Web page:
It’s long – too long by a good hour. And the chroma key (green screen) moments still fly in the face of otherwise sterling production values. Why? Who knows. It deviates from the core story with lumpy stretches of exposition and wholly invents action scenes solely to provide popcorn-chewing moments late in the film. The Hobbit’s second instalment is not nearly perfect, or even as good as the first chapter (read our review here). But The Hobbit: The Desolation of Smaug succeeds through sheer love for JRR Tolkein’s universe. Again, director Peter Jackson and Weta have crafted something that no other team could quite pull off: a film that succeeds as a heartfelt fantasy blockbuster and a reasonably worthwhile mid-point in the contentiously drawn-out story arc.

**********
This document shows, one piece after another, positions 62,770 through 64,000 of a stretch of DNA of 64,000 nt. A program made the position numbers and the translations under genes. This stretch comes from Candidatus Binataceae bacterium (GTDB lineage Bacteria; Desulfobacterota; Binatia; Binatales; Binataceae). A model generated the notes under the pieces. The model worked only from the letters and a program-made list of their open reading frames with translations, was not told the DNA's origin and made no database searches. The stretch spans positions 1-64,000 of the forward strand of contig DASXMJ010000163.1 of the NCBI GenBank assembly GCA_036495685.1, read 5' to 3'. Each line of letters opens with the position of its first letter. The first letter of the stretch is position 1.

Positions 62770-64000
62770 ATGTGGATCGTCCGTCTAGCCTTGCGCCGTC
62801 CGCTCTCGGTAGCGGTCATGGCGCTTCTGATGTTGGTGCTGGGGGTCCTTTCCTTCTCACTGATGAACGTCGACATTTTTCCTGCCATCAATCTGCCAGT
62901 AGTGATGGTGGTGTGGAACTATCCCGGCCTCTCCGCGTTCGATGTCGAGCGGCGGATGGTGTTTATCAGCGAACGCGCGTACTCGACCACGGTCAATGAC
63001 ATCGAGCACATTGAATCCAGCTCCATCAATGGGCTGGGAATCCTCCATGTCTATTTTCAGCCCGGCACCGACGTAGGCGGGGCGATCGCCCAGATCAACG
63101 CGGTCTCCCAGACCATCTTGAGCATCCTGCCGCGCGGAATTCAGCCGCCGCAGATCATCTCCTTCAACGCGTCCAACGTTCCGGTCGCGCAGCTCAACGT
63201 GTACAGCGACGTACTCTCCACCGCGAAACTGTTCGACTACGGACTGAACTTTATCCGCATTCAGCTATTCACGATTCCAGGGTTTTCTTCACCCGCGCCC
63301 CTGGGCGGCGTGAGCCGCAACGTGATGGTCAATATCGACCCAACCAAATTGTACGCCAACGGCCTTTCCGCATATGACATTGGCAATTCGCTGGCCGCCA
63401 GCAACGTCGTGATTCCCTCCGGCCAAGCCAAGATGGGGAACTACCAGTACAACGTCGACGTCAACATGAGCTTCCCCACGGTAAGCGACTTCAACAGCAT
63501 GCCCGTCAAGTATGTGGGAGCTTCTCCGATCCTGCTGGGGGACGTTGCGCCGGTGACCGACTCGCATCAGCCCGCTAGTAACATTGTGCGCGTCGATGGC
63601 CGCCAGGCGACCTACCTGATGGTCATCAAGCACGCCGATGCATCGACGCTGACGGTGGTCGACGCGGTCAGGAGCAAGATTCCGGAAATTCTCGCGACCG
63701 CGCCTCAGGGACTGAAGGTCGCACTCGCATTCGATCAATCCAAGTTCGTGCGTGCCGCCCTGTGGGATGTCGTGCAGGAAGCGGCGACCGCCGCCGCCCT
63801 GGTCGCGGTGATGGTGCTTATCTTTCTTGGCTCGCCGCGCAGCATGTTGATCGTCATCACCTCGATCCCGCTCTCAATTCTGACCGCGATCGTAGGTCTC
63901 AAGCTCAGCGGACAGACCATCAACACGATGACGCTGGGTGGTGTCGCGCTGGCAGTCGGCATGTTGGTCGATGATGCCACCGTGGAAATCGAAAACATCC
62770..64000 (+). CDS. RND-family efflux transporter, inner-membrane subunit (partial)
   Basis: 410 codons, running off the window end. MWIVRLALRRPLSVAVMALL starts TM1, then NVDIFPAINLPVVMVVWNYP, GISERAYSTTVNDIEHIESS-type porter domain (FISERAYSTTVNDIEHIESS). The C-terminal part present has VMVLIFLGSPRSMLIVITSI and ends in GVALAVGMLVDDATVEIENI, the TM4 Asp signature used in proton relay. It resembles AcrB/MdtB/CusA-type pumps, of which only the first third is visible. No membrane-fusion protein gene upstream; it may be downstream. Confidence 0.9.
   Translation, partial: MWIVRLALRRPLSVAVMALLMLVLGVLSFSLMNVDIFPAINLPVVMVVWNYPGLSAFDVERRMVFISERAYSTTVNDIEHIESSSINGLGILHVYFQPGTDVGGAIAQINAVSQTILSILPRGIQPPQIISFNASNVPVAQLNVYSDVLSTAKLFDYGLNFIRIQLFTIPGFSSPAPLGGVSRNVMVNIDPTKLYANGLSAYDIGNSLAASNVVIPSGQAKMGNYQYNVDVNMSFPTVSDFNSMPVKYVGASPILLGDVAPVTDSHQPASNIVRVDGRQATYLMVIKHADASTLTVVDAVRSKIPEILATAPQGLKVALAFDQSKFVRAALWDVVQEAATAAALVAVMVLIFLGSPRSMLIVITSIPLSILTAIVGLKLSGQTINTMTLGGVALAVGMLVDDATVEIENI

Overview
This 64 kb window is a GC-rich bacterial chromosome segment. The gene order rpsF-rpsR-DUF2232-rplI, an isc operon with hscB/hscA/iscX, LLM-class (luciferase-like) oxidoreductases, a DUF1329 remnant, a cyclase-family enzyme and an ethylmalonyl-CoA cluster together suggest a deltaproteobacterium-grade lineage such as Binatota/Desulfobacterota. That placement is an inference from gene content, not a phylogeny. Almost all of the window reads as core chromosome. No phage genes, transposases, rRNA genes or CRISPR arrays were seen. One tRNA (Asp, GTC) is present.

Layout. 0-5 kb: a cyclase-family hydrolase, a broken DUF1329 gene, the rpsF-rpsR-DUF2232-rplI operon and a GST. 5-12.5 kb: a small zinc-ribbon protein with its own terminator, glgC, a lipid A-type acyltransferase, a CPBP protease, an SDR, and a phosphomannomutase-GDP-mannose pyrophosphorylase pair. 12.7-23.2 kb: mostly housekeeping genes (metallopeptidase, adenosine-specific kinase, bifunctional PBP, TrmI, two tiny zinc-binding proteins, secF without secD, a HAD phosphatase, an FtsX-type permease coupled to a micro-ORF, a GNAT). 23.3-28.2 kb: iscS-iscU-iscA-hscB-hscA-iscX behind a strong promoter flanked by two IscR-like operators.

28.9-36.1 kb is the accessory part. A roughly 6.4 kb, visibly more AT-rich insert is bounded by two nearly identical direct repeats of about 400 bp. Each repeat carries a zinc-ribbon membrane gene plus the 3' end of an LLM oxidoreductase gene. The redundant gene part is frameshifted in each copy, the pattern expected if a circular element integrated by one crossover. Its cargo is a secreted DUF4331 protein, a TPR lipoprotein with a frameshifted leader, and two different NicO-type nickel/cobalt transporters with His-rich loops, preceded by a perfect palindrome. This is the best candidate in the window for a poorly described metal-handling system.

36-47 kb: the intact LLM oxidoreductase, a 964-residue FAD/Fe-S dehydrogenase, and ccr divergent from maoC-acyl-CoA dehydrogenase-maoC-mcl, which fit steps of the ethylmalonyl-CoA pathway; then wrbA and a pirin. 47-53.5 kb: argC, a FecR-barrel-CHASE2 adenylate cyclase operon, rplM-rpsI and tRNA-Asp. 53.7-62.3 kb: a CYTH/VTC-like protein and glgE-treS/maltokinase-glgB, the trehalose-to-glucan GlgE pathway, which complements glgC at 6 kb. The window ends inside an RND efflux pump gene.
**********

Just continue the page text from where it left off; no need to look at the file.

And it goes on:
Unlike The Hobbit: An Unexpected Journey, Bilbo Baggins (Martin Freeman) takes a back seat this time. Unlike the original tale, his perspective is somewhat lacking here, replaced by Gandalf (the incomparably watchable Ian McKellen)’s investigative side-quest (tied directly to The Lord of the Rings), as well as Thorin Oakenshield (Richard Armitage)’s personal quest to restore his fallen dwarven homeland. Also thrown into the mix is a classic love triangle between lithe elves Legolas (Orlando Bloom) and Peter-Jackson-invented she-elf Tauriel (Evangeline Lilly), and inexplicably delicate dwarf Kili.
It’s all very complicated – which we suppose is why we get three films instead of a more practical one or two; this is Peter Jackson fleshing out the core journey story and leaving his stamp on the series. Can you begrudge him this ego trip? There’s an uncomfortable air of George Lucas to the whole affair, frankly.